This week, I passed the gestational point with this pregnancy—32 weeks and 4 days—at which Stella was born. Throughout the day on Monday, I thought: this is the point that day when they started the Pitocin; this is the point when Stella became distressed; this is when they said I’d need a C-section; this is when they put me on oxygen; this is when she was born; this is when I lay in bed, alone, without her inside me.
Often in September, the details of my pregnancy with Stella and her traumatic birth pop unexpectedly into my mind. The heat or the light or the leaves beginning to turn yellow will suddenly remind me of those days of fear and the trying months that followed. But it was different to live the whole day of 32 weeks and 4 days over again this week. I alternated between feeling weepy and anxious and feeling utterly relieved. It was as if I was in two time zones, living two lives, at once.
Tuesday morning I woke up more pregnant than I have ever been. How many people did I say that to throughout the day? More than were actually interested, I’m sure.
Now, I am 33 weeks pregnant. I didn’t really think I’d make it this far, but I told myself that if I did, I would start thinking about birth options—a VBAC versus another C-section. So here I am, worrying about something new.
I know there are plenty of people out there who are militantly pro-VBAC, and I understand why. I understand that the U.S. has obscenely high Cesarean rates. I understand the benefits to a baby’s respiratory system when it is born vaginally. But I also understand the 1-2% chance of uterine rupture with VBACs, and though I could read this as 98-99% success rate, I just can’t. There is a 1-2% chance of catastrophic results. And if I insisted on a VBAC, and then the baby died or was injured, could I live with myself? I couldn’t.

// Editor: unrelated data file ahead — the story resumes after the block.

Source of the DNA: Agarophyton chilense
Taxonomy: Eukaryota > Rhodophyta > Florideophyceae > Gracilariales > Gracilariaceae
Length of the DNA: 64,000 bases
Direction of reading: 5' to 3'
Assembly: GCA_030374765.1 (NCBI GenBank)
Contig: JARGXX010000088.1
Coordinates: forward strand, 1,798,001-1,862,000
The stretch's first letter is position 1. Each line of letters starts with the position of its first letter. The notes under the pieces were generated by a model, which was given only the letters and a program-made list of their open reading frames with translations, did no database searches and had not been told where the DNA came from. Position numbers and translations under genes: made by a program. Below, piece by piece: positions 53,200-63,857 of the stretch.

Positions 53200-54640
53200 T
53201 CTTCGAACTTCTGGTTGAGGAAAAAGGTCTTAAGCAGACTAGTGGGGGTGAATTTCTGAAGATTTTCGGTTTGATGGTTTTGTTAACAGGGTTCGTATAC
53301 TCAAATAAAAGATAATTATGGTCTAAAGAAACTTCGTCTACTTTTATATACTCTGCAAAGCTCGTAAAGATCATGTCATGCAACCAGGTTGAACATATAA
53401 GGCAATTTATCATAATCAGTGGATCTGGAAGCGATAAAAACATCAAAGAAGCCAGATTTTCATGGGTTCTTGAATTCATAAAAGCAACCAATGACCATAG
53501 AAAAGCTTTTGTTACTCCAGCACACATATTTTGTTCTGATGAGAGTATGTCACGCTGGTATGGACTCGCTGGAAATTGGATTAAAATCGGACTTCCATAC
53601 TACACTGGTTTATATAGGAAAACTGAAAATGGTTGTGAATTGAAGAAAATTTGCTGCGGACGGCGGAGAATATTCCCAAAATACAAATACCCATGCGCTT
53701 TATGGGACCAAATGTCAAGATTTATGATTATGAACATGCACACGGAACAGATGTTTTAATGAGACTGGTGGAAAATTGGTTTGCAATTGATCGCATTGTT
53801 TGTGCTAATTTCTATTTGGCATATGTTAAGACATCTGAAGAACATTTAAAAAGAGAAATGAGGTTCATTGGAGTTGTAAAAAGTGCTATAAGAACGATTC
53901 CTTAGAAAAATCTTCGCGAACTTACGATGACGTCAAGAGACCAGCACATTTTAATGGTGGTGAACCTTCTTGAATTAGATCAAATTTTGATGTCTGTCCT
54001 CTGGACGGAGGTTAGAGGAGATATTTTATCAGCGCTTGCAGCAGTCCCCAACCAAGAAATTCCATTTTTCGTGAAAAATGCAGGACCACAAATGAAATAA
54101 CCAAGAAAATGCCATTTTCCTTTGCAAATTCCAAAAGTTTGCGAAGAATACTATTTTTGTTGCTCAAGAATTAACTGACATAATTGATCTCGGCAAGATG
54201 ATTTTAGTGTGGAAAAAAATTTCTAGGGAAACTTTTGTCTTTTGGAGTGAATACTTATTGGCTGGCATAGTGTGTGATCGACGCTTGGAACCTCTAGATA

On the other side: I don’t want to be sliced open again. Spinal anesthesia scares me, even though I had it when Stella was born. (There is always that slight chance of paralysis, looming.) And I hate the thought of a long recovery period.
Maybe the question I need to answer is how important is to me that I have a vaginal birth. Do I feel I need to experience this? I’m not sure that I do.
The truth is that I still have post-traumatic stress surrounding Stella’s birth. I haven’t even let myself think of the actual birth of this baby, and now that I am thinking about it, I can’t stop the flood of images from my labor and ultimate C-section with Stella. I can’t stop the images of the NICU, of my baby with tubes and wires snaking from her body. I can’t stop the image of me, rubbing antiseptic foam in my hands under bright light, the numbers on the monitor up and down, up and down.
So here I am, going back and forth, worrying again, still. Here I am with a decision to make. But making a decision means owning the results, and I’m too scared to own anything. I don’t have enough energy left to own anything.